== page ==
Eastbourne Memories - A Victorian Perspective

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Chap. XIV.] Old Private Schools.                         191
or treacle. When it was a case of currants, the resulting pudding bore the local name of " putty-and-flies," elsewhere sometimes called " spotted dog." Mr. Bown was twice married, and a sister of his first wife is still .alive in East-Bourne. Before my time I fancy that the social status of the pupils was higher than it was in my day. At any rate, when my old friend Sir John Lennard •of Wickham Court, Kent, came to see us one day some years ago, he told me he had been at the school, and wished me to take him round to see the buildings as they then •were, which of course I did.
The other private schools in East-Bourne between 1850 and 1860 were kept by the Misses Shoosmith, The 'Grove (small boys); Mr. Hopley, Grand Parade (big boys); the Misses James, Grand Parade (girls) ; and the Misses Martin, The Susans (girls of commercial rank). A brother of the Misses Martin (Spencer Martin) kept a grocer's shop at the Old Town, exactly opposite the Lamb ; it was pulled down not long ago to cut off the corner.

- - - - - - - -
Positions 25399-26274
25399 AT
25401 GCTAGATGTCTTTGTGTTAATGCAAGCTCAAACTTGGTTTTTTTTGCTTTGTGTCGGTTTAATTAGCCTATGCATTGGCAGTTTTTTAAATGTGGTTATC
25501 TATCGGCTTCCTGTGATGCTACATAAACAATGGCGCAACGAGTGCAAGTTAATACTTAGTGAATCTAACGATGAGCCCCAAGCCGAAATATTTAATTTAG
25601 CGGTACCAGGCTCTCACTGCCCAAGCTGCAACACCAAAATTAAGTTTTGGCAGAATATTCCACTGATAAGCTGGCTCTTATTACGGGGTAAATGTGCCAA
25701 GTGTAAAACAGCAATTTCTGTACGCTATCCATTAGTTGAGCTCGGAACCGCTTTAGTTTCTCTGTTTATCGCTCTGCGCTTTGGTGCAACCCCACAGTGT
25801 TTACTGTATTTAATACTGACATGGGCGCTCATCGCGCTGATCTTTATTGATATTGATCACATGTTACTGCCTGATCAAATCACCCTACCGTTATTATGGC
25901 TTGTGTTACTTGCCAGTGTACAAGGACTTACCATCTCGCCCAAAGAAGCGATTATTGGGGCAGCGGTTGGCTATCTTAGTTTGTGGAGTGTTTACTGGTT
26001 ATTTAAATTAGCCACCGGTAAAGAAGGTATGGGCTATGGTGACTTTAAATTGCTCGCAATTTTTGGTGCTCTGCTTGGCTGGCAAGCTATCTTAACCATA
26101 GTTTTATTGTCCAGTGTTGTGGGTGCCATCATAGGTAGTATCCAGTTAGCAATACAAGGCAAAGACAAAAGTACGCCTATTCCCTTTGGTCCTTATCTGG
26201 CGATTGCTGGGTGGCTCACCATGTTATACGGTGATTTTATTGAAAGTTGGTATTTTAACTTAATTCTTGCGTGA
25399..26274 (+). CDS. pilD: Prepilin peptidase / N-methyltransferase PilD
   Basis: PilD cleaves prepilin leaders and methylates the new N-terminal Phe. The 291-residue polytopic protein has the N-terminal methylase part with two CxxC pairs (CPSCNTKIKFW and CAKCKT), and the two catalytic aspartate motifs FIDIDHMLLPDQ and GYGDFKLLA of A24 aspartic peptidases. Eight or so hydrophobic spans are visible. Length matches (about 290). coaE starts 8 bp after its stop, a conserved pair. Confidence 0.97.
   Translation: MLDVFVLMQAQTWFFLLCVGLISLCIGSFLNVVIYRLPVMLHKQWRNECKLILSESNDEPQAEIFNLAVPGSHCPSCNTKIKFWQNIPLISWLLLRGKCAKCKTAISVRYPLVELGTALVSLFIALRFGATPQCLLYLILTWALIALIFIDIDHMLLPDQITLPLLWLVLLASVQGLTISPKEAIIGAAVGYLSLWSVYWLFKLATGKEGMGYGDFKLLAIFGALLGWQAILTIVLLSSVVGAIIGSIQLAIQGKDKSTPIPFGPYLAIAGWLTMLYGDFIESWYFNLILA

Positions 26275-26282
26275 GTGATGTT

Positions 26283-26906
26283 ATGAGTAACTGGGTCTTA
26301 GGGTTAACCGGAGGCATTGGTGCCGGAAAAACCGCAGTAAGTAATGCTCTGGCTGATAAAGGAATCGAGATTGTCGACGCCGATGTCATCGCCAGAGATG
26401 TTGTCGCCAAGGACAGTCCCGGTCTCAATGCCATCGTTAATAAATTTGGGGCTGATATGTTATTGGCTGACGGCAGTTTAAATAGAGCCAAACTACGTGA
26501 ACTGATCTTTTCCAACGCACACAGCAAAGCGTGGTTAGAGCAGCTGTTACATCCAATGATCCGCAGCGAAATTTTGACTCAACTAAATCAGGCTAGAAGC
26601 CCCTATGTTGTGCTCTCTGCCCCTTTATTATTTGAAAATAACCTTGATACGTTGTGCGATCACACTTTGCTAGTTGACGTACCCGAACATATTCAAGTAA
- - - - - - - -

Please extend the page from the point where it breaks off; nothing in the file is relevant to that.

The contrast between then and now in the number of schools in East-Bourne is marvellous. I know not the present number, but as far back as 1894 they had grown to more than 200, a fact wrhich I found out when acting as Secretary of the Elementary Schools Extension Committee.
I have nothing to say about the Oxford and ■Cambridge Local Examinations except to commend them. The late Sir William Harcourt came down to give away the prizes on June 19, 1875, and made a speech a yard and a half long. I remember almost colliding with him and his eldest son, a boy of 12, at the stile near the Manor House. The said boy is now the Rt. Hon. L. Harcourt, M.P., one of the best administrators in the Asquith Cabinet.
Thus far I have been considering what in the educational parlance of the day is called " Secondary Education," but something must be said on " Primary Education." The record of the town as regards this is one of which the town may well be proud. Beginning with the year 1814, when my grandfather, with the
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